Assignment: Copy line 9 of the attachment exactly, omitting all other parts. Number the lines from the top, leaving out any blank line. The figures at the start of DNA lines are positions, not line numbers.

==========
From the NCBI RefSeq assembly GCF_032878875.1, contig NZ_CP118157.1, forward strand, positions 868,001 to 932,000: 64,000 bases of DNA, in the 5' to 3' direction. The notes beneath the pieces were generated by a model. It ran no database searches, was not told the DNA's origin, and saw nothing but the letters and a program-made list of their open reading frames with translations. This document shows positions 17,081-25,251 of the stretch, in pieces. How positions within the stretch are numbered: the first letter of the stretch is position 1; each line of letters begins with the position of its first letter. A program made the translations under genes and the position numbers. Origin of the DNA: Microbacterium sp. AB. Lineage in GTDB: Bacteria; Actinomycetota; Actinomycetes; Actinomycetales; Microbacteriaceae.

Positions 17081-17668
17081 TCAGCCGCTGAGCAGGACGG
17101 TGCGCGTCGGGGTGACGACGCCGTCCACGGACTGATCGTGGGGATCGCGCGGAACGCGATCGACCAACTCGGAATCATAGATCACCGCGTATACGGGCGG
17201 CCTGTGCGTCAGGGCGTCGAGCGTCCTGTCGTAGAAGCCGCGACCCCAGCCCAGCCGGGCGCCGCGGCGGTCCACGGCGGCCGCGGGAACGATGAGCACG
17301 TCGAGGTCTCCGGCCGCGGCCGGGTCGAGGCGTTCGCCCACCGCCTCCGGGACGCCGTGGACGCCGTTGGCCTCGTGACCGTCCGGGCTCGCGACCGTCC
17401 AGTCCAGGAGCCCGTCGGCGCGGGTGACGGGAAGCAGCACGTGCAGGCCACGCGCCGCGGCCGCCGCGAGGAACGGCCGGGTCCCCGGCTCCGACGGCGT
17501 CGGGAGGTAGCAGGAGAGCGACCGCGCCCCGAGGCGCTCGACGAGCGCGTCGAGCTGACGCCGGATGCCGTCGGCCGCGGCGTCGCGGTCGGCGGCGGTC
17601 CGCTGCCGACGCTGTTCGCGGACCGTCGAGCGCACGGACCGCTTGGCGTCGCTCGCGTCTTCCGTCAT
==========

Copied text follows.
17601 CGCTGCCGACGCTGTTCGCGGACCGTCGAGCGCACGGACCGCTTGGCGTCGCTCGCGTCTTCCGTCAT